ChatGPT passes neurology exam for first time
OpenAI’s latest update of its large language model (LLM), ChatGPT 4.0, has passed a clinical neurology exam with 85% correct answers in a proof-of-concept study. The research authors believe that after some fine-tuning, LLMs could have “significant applications” in clinical neurology.
The results of the experiment, conducted by a group of researchers from the University Hospital Heidelberg and the German Cancer Research Center in Heidelberg, were published on Dec. 7. The test, performed on May 31, featured two LLMs, ChatGPT 3.5 and its later version, ChatGPT 4.0.
The researchers used the bank of questions for a neurology exam from the American Board of Psychiatry and Neurology with a small cohort of questions from the European Board for Neurology.
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While the older version of ChatGPT scored 66.8%, answering 1306 out of 1956 questions correctly, the more recent model, ChatGPT 4.0, gained 85% with 1662 correct answers. The average human score was 73.8%. ChatGPT 4.0 outperformed human users in behavioral, cognitive, and psychological–related questions and effectively “passed” the neurology exam, as 70% of correct answers are generally considered a passing score in educational institutions.
However, both models demonstrated weaker performance in tasks requiring “higher-order thinking” than questions requiring only “lower-order thinking.”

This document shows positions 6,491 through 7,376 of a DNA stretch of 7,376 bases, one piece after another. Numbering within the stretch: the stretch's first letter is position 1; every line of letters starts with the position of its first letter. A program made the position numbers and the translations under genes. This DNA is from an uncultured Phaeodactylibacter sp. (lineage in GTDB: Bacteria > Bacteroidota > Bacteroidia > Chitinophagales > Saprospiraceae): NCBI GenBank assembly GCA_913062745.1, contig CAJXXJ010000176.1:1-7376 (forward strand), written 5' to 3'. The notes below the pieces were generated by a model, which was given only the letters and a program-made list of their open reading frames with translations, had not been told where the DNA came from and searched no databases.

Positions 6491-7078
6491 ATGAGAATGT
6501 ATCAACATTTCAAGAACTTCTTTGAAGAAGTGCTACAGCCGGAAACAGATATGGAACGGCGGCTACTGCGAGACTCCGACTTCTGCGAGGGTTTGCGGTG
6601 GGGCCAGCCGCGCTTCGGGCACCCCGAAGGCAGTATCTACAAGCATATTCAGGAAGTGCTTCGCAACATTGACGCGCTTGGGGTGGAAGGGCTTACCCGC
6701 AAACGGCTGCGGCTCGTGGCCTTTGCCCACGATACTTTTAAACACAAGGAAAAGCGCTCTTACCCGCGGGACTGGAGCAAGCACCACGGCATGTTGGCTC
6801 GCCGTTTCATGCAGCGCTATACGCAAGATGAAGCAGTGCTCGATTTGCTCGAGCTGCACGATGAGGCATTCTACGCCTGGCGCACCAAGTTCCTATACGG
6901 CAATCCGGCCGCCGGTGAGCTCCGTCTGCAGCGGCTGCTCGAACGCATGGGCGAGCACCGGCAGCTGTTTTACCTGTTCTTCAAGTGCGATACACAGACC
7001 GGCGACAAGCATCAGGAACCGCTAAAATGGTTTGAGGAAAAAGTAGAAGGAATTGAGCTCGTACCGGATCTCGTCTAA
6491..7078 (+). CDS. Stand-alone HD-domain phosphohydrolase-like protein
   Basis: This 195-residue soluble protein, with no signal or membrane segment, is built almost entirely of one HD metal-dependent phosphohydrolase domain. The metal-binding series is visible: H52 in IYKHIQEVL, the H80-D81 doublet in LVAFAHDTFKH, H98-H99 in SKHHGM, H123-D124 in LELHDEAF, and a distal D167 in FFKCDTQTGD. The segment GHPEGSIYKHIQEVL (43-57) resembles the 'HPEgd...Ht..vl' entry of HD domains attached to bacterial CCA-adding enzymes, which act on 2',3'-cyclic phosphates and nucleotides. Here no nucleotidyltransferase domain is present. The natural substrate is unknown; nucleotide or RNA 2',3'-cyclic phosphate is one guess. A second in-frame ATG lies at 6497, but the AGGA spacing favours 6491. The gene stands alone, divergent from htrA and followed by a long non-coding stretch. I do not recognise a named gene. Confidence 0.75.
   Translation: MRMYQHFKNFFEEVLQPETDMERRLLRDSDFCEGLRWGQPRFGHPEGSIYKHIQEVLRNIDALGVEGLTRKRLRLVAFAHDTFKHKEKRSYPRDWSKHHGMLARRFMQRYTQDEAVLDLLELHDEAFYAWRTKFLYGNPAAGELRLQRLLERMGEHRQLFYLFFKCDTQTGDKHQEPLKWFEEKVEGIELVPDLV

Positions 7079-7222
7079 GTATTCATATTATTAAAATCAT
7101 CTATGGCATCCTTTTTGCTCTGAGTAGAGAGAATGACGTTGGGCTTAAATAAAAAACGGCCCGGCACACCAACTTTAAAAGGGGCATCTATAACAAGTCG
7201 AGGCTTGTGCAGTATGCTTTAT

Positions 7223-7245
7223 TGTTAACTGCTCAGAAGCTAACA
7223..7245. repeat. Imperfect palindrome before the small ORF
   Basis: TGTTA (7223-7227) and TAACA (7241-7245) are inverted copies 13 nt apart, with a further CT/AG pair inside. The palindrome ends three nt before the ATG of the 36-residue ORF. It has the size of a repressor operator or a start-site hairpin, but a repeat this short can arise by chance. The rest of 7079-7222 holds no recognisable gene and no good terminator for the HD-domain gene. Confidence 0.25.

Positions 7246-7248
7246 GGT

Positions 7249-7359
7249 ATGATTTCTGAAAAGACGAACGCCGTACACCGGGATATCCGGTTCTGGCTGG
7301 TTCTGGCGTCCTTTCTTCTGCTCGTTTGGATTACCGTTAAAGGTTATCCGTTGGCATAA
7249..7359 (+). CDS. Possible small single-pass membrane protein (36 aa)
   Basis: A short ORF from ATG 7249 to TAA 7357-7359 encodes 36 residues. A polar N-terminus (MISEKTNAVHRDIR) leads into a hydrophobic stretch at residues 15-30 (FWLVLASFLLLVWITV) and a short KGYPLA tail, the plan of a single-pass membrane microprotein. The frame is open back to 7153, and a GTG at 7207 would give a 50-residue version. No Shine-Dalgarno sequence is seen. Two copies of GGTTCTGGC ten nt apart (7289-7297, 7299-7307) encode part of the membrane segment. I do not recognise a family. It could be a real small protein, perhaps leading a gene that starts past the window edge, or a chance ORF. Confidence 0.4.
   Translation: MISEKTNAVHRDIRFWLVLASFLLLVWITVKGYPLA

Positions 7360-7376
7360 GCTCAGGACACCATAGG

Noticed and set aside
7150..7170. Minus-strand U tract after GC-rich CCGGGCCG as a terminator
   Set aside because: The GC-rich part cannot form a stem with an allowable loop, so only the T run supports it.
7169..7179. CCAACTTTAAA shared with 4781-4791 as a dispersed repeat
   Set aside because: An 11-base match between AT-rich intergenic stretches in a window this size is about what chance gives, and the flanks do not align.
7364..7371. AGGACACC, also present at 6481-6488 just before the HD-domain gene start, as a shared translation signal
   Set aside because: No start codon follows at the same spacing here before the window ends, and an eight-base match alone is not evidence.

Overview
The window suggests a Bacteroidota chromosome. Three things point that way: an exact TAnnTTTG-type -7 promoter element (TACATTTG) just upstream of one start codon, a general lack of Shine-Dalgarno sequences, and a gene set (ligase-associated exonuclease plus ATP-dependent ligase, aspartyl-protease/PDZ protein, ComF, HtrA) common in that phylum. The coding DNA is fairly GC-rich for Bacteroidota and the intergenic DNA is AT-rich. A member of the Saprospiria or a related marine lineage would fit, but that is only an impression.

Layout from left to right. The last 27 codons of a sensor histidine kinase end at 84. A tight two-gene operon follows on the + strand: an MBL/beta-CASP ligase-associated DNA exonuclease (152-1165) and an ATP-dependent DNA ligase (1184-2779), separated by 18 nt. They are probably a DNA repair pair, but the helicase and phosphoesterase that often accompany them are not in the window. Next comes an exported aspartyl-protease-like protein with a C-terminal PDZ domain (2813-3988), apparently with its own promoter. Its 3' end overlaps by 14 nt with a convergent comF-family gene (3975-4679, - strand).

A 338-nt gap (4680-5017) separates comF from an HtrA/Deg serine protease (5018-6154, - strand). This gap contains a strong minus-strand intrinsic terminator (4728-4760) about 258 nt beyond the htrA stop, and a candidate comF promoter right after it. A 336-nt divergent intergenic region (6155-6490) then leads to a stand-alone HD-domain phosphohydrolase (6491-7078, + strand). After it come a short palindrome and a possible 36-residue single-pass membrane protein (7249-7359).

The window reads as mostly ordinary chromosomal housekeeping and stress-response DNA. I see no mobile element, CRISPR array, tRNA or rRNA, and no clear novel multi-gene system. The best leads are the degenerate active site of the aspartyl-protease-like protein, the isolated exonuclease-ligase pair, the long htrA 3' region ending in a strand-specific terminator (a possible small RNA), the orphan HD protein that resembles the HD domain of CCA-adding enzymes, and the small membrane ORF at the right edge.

According to the group of researchers conducting the experiment, these results serve as a recommendation to use the LLMs in clinical neurology after some modifications:
“These findings suggest that with further refinements, large language models could have significant applications in clinical neurology.”
The researchers point out there are still several reservations. While there is a clear perspective for applying the LLMs in the documentation and decision-making support systems, neurologists should be cautious about their usage in practice, as they are still imperfect regarding high-order cognitive tasks. Speaking to Cointelegraph, one of the study’s authors, Dr. Varun Venkataramani, said:
We see our study more as a proof of concept for the capabilities of LLMs. There is still development needed and probably even specific fine-tuning of LLMs to make them properly applicable for clinical neurology.
AI is already working on some major tasks within healthcare, such as finding the cure for cancer for AstraZeneca or fighting the overprescription of antibiotics in Hong Kong.
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